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Transport & Environment

Emissions from Maritime Transport

The Directive 1999/32/EC

Ship Historically, the sulphur content of certain liquid fuels was regulated by Directive 93/12/EC which placed restrictions on the marketing of diesel fuels used in road vehicles and gas oils used for off-road transport (but excluding aviation). The provisions on fuels for road vehicles (compression-ignition) were subsequently repealed and replaced by those in Directive 98/70/EC. The requirements concerning the sulphur content of gas oils now appear in Directive 1999/32/EC which also addresses the sulphur content of heavy fuel oil, heating oil and marine fuels following the incorporation into EU law of rules adopted by the International Maritime Organization. The incorporation of IMO standards into EU law aimed, inter alia, at reinforcing the restricted international monitoring and enforcement regime.

The latest significant revision of the Directive arises from the Commission strategy to reduce atmospheric emissions from seagoing ships and was reflected in Directive 2005/33/EC, which introduced, inter alia, the IMO concept of Sulphur Emissions Control Areas (SECAs) and the associated stricter fuel standards. The maximum sulphur content of fuels marine fuel was limited to a maximum of 1.5% for ships operating in the Baltic Sea as from 2006 and in the North Sea and the English Cannel as from 2007 (frequently asked questions). In addition, and in recognition of the need to further improve air quality for the protection of human health beyond the SECAs, some requirements that went beyond the IMO rules were introduced of which the most important are:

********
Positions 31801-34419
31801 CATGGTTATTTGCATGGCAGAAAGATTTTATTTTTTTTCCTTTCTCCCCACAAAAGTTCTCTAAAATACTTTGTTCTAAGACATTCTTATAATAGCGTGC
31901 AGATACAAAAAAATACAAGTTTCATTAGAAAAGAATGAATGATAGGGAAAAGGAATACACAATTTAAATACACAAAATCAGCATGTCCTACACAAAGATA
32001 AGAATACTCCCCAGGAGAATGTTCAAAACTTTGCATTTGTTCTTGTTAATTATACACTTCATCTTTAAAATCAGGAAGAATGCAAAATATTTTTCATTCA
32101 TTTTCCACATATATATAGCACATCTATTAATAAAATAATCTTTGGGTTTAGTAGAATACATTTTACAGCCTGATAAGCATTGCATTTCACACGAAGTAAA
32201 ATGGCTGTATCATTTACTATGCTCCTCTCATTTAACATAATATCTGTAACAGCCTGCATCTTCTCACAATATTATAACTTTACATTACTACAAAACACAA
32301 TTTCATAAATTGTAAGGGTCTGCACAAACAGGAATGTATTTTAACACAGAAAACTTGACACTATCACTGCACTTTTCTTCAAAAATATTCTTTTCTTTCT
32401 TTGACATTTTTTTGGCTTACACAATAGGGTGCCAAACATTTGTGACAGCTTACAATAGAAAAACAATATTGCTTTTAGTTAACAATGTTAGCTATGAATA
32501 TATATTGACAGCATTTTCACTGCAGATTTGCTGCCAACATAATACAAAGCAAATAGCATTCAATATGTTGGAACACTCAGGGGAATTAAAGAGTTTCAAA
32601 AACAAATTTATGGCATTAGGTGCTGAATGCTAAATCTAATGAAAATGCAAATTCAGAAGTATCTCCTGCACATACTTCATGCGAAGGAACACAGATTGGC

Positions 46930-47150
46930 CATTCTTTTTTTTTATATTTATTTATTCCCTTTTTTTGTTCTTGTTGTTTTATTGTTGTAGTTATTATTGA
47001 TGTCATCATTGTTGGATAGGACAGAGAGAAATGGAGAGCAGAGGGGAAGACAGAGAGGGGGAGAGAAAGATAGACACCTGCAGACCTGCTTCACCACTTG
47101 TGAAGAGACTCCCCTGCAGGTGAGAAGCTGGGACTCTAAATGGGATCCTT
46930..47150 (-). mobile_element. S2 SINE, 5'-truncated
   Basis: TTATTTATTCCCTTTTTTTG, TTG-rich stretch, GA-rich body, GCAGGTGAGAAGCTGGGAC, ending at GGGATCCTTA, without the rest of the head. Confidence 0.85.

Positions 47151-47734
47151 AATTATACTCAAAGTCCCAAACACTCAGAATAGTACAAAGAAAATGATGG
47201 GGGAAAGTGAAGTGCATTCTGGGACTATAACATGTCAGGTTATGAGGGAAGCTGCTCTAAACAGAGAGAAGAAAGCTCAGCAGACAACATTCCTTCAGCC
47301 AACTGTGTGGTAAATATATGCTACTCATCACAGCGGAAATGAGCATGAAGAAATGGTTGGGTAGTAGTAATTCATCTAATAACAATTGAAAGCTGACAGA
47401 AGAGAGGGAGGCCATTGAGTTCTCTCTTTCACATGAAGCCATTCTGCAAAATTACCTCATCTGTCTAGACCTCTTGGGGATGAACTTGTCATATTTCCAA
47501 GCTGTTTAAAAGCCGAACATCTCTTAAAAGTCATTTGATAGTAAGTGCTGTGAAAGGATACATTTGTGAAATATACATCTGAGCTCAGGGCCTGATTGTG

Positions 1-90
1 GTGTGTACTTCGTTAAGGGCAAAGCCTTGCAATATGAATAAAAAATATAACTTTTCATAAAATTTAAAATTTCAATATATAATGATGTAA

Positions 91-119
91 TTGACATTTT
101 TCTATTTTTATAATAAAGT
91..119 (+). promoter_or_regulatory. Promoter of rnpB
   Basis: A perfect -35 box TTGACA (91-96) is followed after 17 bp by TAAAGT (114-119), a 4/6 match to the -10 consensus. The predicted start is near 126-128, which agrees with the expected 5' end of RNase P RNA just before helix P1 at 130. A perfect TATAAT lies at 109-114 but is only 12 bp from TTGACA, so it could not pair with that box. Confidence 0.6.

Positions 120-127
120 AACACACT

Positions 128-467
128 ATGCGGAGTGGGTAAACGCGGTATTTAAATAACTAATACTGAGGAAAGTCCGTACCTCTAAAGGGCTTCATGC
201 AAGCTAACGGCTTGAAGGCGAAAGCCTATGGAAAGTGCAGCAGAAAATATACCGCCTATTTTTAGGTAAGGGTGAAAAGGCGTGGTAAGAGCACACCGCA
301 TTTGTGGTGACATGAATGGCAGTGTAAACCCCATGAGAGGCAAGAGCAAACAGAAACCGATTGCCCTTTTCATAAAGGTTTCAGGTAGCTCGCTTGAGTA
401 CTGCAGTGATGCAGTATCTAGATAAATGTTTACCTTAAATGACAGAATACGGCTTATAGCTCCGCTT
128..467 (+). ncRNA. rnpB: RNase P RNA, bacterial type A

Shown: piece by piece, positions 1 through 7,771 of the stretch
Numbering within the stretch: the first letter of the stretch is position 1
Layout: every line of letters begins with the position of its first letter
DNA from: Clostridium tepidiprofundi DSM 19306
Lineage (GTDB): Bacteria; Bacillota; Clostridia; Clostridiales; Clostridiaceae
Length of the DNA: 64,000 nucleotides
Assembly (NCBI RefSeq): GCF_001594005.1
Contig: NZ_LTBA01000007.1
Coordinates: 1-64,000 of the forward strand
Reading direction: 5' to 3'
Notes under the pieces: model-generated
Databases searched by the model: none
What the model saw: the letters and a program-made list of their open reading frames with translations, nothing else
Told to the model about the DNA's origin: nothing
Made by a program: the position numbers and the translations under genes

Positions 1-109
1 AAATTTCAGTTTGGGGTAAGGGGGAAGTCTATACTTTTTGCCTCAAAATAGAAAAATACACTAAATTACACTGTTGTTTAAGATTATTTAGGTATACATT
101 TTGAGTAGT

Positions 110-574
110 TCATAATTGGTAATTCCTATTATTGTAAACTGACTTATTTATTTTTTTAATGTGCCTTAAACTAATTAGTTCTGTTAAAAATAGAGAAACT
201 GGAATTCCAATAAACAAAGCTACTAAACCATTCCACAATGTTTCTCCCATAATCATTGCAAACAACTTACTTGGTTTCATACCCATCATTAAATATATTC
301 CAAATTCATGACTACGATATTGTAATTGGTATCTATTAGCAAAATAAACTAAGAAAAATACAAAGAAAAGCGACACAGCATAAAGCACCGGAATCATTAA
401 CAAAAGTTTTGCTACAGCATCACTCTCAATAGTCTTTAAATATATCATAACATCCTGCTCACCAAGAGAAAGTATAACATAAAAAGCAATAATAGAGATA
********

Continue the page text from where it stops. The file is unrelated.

• The obligation for ships at berth or anchorage in EU ports to use fuels containing max. 0.1% sulphur;
  • The obligation for passenger ships on regular service to EU ports to use fuels containing a maximum sulphur content of 1.5%;
  • The introduction of a possibility to test and use the emission abatement technologies.

From 1 July 2010, when the 2008 amendments to MARPOL Annex VI enter into effect, ships operating in the Sulphur Emission Control Areas comprising the Baltic Sea, North Sea and English Channel will need to use fuel not exceeding 1.00% sulphur. More information including questions and answers can be found here.

On 1 January 2010, a number of changes to fuel requirements for shipping will enter into effect. The most prominent one is the requirements for all ships to use fuel with a sulphur content of 0.1% or less while at berth in a EU port. Questions and answers on this requirement can be found here.

On 21 December 2009, the European Commission adopted a Recommendation on the safe implementation of the use of low sulphur fuel by ships at berth in EU ports. The Recommendation can be found here.

On 8 May 2006, the European Commission adopted the Recommendation on the promotion of shore-side electricity for use by ships at berth in EU ports. Shore-side electricity means providing electricity to ships at berth in ports from the national grid instead of ships producing electricity using their own engines. This eliminates local air and noise emissions from ships' engines while at berths in port.

The Recommendation is not legally binding. Its objective is to promote the consideration of shore-side electricity as a means of abating ships emissions in EU ports, particularly in populated areas which suffer from poor air quality. It aims to do this by providing information on practicalities, benefits and costs; by calling for harmonized international standards; and by highlighting the possible use of electricity tax reductions as an incentive to ship operators to use shore-side electricity.